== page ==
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Baby-proofing your marriage

Having a baby is one of the most stressful times in a marriage. Sleepless nights and fights over whose turn it is to change diapers can make even a strong relationship suffer.

Despite the excitement that comes with welcoming a new baby, research shows that within three years of the birth of a child, approximately two-thirds of couples will experience a significant drop in their relationship quality and a dramatic increase in relationship conflict, hostility, and dissatisfaction. (Gottman, 1999)

I know that in my own life, I feel completely exhausted at the end of the day. My patience is short and my expectations of my husband are often too high. This is definitely not a good situation, but I know I’m not alone.

I feel believe that having a good relationship with your spouse is imperative to building a happy family. A good relationship between parents builds security for children and shows them how to be in a loving relationship.

All couples disagree and, though it is important for children to see people get along, it’s also good for them to learn how to deal with conflict.

3 things I try to focus on in my marriage:

Spend Time Together

It’s important to remember that your role as a spouse continues even when you become a parent. A good relationship requires time and intimacy – elusive commodities for new parents.

My husband and I schedule a date night every couple of weeks. I think these are kind of stressful because it takes a lot of planning and there is so much pressure to get all dressed up and have fun. I actually prefer nice family nights at home where Matt and I can relax together after the kids go to bed. With his work schedule, this isn’t a reality for us very often, hence the date nights, but I do cherish both.


Talk to your partner about your expectations of each other and of the kids. I find that most of our parenting decisions are up to me since I am home most often. It is my responsibility to talk to my husband about these strategies so that we can be on the same page. On the same note, I expect my husband to talk to me about anything at his job that may affect our family – like schedules, meetings, etc.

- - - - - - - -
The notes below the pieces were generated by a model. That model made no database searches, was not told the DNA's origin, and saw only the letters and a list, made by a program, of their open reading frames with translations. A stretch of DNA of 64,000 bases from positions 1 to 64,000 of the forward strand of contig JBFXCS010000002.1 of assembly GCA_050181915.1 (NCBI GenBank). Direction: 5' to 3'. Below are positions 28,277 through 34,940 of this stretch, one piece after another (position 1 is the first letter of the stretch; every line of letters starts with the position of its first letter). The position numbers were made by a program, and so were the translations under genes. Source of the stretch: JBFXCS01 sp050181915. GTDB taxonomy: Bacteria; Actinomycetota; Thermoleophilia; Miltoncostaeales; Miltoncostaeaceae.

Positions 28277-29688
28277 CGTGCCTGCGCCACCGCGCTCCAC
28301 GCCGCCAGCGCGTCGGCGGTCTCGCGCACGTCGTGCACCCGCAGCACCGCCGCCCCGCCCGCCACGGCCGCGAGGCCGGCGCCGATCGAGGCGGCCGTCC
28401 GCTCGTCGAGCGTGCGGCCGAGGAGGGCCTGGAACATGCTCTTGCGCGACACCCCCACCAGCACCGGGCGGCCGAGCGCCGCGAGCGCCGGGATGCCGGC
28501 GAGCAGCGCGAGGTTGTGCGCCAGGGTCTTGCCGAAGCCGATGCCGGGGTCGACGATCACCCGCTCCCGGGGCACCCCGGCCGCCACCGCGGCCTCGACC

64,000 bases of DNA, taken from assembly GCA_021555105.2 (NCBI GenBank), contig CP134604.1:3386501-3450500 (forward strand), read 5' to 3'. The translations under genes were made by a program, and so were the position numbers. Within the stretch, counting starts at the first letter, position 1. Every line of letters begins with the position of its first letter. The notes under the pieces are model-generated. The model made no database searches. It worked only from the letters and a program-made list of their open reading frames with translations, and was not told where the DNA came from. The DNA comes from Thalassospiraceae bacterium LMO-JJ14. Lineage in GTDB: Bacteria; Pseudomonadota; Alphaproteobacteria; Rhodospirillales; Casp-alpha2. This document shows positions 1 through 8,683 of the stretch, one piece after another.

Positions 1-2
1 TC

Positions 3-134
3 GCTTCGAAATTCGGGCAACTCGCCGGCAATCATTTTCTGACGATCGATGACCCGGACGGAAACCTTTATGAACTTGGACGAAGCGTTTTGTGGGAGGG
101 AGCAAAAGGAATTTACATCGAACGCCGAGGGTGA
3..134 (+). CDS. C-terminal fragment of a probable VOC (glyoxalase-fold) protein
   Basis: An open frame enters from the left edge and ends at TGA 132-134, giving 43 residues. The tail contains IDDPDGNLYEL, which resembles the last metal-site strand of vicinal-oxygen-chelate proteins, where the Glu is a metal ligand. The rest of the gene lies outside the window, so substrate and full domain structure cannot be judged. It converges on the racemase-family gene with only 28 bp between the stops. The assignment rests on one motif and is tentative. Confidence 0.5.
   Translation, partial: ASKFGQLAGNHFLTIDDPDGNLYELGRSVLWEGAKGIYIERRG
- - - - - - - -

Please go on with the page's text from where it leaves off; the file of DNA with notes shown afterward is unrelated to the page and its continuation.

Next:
In addition to talking family logistics, I crave adult conversations like we used to. Being around kids all day is emotionally draining and I feel like it makes my brain deteriorate. I once read a study that parents should talk to each other uninterrupted for 20 minutes a day and ask open-ended questions that lead to real conversations. That sounds perfect to me.

Appreciate Each Other

If you’re staying home to care for the baby, you may find yourself doing more work than ever around the house. In spite of that, your efforts may go unappreciated. The working partner often perceives that the stay at home partner is not really doing much at home and has plenty of time to clean, cook, and take care of other household chores.

The reality is that caring for a baby requires more work than most full-time jobs. On the flip-side, the working partner may be jealous that they do not get to spend as much time with the kids. Regardless of your family’s setup, being a parent is hard. It’s important that partners take time to recognize the efforts each puts in.

Tell your partner “thank you” every day. There are a million ways to do this, but some of my favorites include:

  1. A written note saying “thank you for _______.”
  2. Taking the kids somewhere and leaving your partner at home in a quiet house.
  3. A giant hug at the end of the day that says “I couldn’t do what you do, so thanks for doing it.”
My hubs and I on a date day. We should really do more of these.

My hubs and I on a date day. We should really do more of these.

“Having a child intensifies everything in a relationship,” Jerrold Lee Shapiro, PhD, a clinical psychologist and chairman of the department of counseling psychology at Santa Clara University in California. tells WebMD. “With the arrival of a child, everything good in a marriage gets better, everything bad gets worse. A couple that has good intimacy will find a lot more to share, more experiences to get excited about together. A couple that has a lot of distance will find that a child becomes a wedge.”

Instead of sitting at home doting on your little one all the time, make some time for your partner. It’s easy to forget about each other’s needs when there are kids in the house that require so much love, attention, and energy. You may find yourselves bickering a lot or just not connecting the way you used to. It takes time to adjust to being parents. Make it a priority to line up a sitter and go do adult things, just the two of you. The time alone will help you reconnect, and fall in love all over again.


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2 Responses to “Baby-proofing your marriage”

  1. Jake Anderson

    Lovely post – thank you for sharing!

    *Jake Anderson* IVF Guide 415-517-5207

  2. sillycrazylove

    This is a lovely post. I am not married and also don’t have kids but it’s still nice to know what to expect once I do. My love and I have been together for 4 years and our baby is studying 😛 We are both college students and I feel like a lot of the things you said apply to our relationship. Studying takes a big part of our time. I am a graphic design major and he is studying to be a engineer so I spend less time studying then he does and it’s hard to find that balance.
    There is this book that I have read before called The Happiness Project and its about the author who also has kids trying to better her life and relationship. It’s a great book 🙂



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